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Where do CRO's turn next? What does pharma do about it?
In case you have not noticed, there have been some massive changes in the pharma services industry over the past six months: mergers, acquisitions, more mergers, venture capital/ private equity buy-outs, capital infusions, and even more mergers. What not too long ago was a group of top 10 CROs has quickly been cut to six with inVentiv purchasing i3 Pharma Services and PharmaNet and INC Research purchasing Kendle. So now what do we talk about as an industry?
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My wise grandfather used to say "Great minds discuss ideas, ordinary minds discuss events, and simple minds discuss people." It was his way of reminding us that talking about people isn't overly productive. But what if your ideas are triggered by people or events? I think my grandfather would have gotten a kick out of trying to answer questions like that. Often the three are indistinguishable. It's hard to talk about an event without talking about the people involved. It's hard to talk about ideas without talking about those that had them first. This article focuses on all three elements of the saying my grandfather liked: ideas, events, and people. We will take each of these points in reverse order, starting with people.
What happens when an industry grows up together? We have obviously witnessed this before with the transition of the early PC/web/technology companies. Microsoft went through it when Bill Gates stepped aside and they, after a few hiccups, are doing just fine; Marc Andersen (Netscape) simply sailed off into the sunset and Netscape, as an entity, is no more; Larry Ellison is still actively at the helm of Oracle; and Apple needed Steve Jobs to come back and save them after he decided to pursue other interests. Needless to say, many a corporate strategy map was created, modified, scrapped, and redesigned during these periods. And while we weren't there in the trenches, we'd hazard a guess that the strategies of these companies depended on who was driving the company.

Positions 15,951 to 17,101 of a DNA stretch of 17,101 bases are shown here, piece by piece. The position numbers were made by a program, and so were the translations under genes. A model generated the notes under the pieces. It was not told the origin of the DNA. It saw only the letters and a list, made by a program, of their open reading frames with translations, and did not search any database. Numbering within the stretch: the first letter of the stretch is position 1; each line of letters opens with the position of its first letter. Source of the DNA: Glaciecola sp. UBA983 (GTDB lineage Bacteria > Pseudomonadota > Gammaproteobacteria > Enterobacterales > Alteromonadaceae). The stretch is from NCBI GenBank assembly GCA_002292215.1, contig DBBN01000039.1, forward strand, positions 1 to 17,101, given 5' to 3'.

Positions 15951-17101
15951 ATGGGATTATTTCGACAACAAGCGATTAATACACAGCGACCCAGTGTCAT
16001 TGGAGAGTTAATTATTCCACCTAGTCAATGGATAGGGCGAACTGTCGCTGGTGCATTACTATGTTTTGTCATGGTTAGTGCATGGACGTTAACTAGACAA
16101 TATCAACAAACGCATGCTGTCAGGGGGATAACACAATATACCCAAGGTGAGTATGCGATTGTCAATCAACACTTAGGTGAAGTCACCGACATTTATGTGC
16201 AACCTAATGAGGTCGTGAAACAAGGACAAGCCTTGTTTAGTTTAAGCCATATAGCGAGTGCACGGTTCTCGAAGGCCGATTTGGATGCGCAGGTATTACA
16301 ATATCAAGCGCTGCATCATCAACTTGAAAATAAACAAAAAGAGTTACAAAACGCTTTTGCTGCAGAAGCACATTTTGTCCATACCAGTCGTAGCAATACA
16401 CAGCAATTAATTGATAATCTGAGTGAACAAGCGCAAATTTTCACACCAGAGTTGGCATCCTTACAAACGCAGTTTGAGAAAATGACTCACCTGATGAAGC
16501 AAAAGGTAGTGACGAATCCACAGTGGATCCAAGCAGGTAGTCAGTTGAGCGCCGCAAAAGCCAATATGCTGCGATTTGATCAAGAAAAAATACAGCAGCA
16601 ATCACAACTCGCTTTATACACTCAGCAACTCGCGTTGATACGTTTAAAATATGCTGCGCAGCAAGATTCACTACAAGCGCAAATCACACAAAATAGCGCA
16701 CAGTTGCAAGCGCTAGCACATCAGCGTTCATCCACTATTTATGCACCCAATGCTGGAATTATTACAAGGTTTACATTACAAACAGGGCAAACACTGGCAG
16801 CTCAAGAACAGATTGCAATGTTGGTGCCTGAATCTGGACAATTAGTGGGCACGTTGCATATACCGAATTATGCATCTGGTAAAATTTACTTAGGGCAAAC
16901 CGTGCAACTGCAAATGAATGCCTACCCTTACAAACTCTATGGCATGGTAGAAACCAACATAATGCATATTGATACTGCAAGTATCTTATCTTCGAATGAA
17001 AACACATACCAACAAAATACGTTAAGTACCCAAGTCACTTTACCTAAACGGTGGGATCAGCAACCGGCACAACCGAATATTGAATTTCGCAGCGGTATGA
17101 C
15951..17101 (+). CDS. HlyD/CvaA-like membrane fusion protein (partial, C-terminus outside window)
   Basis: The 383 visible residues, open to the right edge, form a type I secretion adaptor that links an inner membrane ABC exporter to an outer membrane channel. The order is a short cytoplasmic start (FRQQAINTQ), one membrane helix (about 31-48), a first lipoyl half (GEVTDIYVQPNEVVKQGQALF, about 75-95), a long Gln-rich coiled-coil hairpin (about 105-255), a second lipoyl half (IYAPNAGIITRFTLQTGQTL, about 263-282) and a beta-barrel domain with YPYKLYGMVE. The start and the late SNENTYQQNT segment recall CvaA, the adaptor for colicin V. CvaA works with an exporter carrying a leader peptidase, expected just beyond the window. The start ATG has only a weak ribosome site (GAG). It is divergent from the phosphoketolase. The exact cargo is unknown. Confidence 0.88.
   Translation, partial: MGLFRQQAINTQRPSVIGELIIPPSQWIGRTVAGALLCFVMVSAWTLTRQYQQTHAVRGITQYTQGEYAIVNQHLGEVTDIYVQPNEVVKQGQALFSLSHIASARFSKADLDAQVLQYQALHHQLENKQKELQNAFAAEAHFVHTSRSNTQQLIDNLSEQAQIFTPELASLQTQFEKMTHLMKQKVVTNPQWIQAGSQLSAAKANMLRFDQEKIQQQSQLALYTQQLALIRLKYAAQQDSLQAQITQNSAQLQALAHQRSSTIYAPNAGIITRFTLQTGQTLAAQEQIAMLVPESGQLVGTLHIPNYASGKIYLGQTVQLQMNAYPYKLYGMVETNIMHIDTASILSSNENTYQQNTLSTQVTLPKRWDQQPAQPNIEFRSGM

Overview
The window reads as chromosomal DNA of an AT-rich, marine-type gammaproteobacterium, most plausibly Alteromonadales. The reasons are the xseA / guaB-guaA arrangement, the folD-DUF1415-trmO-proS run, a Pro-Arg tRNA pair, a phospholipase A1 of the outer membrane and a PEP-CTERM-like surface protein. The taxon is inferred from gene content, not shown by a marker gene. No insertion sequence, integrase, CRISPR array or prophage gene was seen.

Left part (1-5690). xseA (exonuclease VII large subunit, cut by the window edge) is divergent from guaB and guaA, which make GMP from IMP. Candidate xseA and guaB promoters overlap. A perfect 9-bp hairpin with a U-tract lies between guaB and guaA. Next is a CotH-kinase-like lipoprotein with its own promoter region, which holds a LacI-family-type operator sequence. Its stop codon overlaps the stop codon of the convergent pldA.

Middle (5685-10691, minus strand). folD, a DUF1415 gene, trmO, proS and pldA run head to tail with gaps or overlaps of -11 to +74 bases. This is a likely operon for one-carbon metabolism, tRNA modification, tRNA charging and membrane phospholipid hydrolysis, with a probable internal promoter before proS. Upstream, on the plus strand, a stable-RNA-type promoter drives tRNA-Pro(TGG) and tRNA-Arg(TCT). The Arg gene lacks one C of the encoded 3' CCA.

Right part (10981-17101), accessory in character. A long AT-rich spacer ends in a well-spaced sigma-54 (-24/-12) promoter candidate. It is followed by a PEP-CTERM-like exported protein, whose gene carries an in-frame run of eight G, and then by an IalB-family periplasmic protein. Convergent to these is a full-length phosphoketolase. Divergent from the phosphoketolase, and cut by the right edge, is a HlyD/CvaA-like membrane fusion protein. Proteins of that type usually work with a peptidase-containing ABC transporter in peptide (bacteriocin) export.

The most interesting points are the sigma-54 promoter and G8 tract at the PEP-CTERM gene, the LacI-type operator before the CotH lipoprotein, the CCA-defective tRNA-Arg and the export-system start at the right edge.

Focusing back on the CRO industry; what are the implications when the innovator CEO retires, become less engaged, gets bought out, or gets moved out? Does the company inevitably change direction? Does it recalculate on the fly or is the destination, the goal, already programmed into the corporate consciousness? It would be one thing to try and judge the potential impact on a single company if/when the founder moves on. It is quite another exercise to hypothesize how this could play out on an industry-wide scale. Most of the major players in the CRO industry were formed within six or seven years of each other. And this makes for a fairly homogenous group. Let's also not forget that the research tells us that most of these companies struggle to differentiate themselves, with personal/past relationships being perhaps the single most important driver of new and repeat business.
What makes this phenomenon more pronounced is that you have arguably the three largest clinical development service providers (Quintiles, PPD, and PAREXEL) still being run by their founder. PPD is included in this mix as Fred Eshelmen, PharmD, is still very active in the company. Remember that back in 2001 Dennis Gillings, PhD, Quintiles ceded the CEO position only to take it back after two years.
What you are starting to see is a dichotomy between new management and industry stalwarts. We've recently witnessed one of the long-timers, Candice Kendle's company, being acquired by INC Research and we've previously seen Eshlemen vacate the CEO role at PPD. The average tenure as CEO for the non-Founder CEOs is about five years while the average for the Founder CEOs is about 31 years.